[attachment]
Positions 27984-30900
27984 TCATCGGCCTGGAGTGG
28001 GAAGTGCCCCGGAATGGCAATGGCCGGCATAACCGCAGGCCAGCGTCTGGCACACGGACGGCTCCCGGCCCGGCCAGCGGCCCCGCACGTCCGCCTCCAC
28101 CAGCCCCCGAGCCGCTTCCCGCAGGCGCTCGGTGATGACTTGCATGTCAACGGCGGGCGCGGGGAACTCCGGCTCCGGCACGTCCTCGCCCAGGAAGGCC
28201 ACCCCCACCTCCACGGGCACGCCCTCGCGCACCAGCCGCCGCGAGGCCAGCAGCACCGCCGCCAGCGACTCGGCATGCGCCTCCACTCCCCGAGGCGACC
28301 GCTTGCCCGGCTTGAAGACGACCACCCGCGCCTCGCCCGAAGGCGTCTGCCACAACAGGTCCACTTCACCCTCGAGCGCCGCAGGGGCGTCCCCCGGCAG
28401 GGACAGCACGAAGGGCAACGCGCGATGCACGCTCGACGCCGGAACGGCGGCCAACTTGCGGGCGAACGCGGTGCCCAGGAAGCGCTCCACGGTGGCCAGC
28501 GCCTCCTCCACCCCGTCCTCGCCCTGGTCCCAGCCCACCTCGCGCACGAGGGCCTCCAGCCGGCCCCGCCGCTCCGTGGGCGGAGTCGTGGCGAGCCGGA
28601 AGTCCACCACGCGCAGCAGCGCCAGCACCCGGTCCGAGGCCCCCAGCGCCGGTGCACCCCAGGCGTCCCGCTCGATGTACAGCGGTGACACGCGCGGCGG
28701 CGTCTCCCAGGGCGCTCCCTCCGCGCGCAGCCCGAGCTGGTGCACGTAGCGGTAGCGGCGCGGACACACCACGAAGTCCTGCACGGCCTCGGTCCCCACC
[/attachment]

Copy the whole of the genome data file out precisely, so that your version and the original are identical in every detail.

Positions 27984-30900
27984 TCATCGGCCTGGAGTGG
28001 GAAGTGCCCCGGAATGGCAATGGCCGGCATAACCGCAGGCCAGCGTCTGGCACACGGACGGCTCCCGGCCCGGCCAGCGGCCCCGCACGTCCGCCTCCAC
28101 CAGCCCCCGAGCCGCTTCCCGCAGGCGCTCGGTGATGACTTGCATGTCAACGGCGGGCGCGGGGAACTCCGGCTCCGGCACGTCCTCGCCCAGGAAGGCC
28201 ACCCCCACCTCCACGGGCACGCCCTCGCGCACCAGCCGCCGCGAGGCCAGCAGCACCGCCGCCAGCGACTCGGCATGCGCCTCCACTCCCCGAGGCGACC
28301 GCTTGCCCGGCTTGAAGACGACCACCCGCGCCTCGCCCGAAGGCGTCTGCCACAACAGGTCCACTTCACCCTCGAGCGCCGCAGGGGCGTCCCCCGGCAG
28401 GGACAGCACGAAGGGCAACGCGCGATGCACGCTCGACGCCGGAACGGCGGCCAACTTGCGGGCGAACGCGGTGCCCAGGAAGCGCTCCACGGTGGCCAGC
28501 GCCTCCTCCACCCCGTCCTCGCCCTGGTCCCAGCCCACCTCGCGCACGAGGGCCTCCAGCCGGCCCCGCCGCTCCGTGGGCGGAGTCGTGGCGAGCCGGA
28601 AGTCCACCACGCGCAGCAGCGCCAGCACCCGGTCCGAGGCCCCCAGCGCCGGTGCACCCCAGGCGTCCCGCTCGATGTACAGCGGTGACACGCGCGGCGG
28701 CGTCTCCCAGGGCGCTCCCTCCGCGCGCAGCCCGAGCTGGTGCACGTAGCGGTAGCGGCGCGGACACACCACGAAGTCCTGCACGGCCTCGGTCCCCACC